Ray Ratto

Once be-all, end-all, Big Game now just friends-and-alumni-only party

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USATSI

Once be-all, end-all, Big Game now just friends-and-alumni-only party

The 97th Big Game is upon us, and that means you scratching your head and asking, “What? Already?”

Cal and Stanford meet for the 120th time, and as is their custom, only one of the two teams is good. Indeed, Stanford has owned this game for most of the last three and a half decades (they are 10-22-1 since 1984, and has won the last seven game in succession by an average score of 40-18).

Indeed, since 1975, the two teams have had winning records at the same time only five times, a yin-and-yang relationship that has no real logic to it.

But in a changing world and an increasingly professional-sports-driven region, the thing that truly reduced the Big Game from a big event to a friends-and-alumni-only party was the decision to move the game around to accommodate other scheduling issues. It used to be safe the week before Thanksgiving, only rarely straying from its comfortable pocket between November 17 and 23.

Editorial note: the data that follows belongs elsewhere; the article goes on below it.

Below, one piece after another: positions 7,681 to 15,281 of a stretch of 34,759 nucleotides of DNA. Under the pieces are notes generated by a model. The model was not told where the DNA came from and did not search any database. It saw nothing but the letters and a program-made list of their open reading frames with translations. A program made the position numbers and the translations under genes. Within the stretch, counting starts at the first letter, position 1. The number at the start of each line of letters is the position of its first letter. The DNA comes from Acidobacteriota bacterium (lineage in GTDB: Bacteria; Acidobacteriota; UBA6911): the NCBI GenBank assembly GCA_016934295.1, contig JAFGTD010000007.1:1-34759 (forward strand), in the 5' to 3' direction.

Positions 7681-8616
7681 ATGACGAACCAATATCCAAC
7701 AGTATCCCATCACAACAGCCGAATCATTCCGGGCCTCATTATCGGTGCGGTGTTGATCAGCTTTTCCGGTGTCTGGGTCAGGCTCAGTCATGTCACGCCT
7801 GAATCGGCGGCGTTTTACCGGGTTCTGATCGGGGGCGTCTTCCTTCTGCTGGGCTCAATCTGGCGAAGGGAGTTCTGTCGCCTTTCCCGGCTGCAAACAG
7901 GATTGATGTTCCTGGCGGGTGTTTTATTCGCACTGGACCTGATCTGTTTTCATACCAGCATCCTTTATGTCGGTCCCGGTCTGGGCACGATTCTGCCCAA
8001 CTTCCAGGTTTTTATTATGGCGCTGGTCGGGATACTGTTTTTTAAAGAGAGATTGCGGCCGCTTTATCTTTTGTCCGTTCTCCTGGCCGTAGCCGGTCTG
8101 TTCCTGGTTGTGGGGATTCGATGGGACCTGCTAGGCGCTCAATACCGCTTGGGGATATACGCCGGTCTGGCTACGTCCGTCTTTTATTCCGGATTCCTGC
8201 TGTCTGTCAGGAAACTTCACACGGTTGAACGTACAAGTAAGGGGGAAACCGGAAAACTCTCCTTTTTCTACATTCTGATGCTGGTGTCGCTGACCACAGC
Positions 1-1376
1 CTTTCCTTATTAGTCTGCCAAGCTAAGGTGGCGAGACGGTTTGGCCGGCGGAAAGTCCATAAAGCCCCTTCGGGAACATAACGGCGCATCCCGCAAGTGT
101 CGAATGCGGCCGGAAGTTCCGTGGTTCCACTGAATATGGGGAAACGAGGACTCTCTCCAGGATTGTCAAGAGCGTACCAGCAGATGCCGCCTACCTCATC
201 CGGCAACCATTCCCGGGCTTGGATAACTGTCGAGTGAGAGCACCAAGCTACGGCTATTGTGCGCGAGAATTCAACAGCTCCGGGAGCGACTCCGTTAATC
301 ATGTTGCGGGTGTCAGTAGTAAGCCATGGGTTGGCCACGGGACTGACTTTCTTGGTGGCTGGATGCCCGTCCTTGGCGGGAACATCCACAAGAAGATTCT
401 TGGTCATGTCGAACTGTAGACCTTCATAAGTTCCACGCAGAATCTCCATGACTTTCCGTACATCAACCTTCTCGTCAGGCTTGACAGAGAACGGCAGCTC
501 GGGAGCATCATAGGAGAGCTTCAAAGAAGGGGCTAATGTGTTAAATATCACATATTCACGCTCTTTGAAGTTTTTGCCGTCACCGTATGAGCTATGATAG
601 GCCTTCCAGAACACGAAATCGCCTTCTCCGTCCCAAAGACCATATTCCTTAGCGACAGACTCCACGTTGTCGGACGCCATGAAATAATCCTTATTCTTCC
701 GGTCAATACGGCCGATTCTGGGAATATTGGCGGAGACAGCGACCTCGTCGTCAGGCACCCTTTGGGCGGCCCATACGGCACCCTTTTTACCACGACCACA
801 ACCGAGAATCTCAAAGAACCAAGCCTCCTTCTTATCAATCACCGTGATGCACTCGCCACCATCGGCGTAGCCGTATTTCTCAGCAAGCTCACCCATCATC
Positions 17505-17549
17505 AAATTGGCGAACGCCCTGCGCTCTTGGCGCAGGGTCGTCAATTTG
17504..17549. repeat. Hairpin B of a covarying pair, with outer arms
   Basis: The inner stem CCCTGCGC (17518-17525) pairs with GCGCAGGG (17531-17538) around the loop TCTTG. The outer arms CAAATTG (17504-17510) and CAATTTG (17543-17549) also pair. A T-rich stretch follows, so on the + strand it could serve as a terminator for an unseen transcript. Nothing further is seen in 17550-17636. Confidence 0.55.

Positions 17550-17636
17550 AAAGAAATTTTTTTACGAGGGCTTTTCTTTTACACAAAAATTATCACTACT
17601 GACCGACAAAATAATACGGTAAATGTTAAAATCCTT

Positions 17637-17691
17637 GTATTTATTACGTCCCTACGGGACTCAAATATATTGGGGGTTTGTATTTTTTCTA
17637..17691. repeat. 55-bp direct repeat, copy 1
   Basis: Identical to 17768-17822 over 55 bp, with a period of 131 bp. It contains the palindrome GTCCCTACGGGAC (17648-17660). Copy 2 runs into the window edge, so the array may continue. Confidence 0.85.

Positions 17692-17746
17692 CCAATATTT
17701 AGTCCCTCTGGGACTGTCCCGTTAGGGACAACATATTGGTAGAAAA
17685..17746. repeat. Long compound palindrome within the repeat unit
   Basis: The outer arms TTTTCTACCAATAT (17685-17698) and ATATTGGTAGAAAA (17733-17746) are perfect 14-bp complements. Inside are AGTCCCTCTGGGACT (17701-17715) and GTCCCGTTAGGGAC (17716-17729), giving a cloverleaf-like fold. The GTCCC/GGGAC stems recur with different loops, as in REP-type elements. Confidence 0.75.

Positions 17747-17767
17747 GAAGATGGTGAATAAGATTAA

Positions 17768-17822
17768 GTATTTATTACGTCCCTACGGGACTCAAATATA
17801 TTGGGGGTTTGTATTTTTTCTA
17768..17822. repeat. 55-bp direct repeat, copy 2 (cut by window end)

Once it had to adjust to demands like the Notre Dame game and the Pacific-12 Conference television demands, the Big Game became just part of the schedule rather than the be-all and end-all of the season. And while true believers like Stanford head coach David Shaw, who has proven after Stanford down to his last molecule by not entertaining NFL jobs, still find it an essential highlight of each season, the more casual fan has moved on to other pastimes.

This is partly due to the transient nature of the modern graduate, but also due to college football’s recent playoff-or-bust mentality, of which the only sniff the Bay Area is likely to have is next year’s championship game at Levi’s Stadium, The Stadium That Creature Comforts Forgot.

But enough about why the Big Game isn’t actually “big.” The truth is, it’s big enough for what it needs to be, and maybe that is its true historical value. The last time Cal and Stanford finished 1-2 in the conference was 1937, so maybe this game, in which Stanford is 7-3 and Cal is 5-5, is about what it is supposed to be.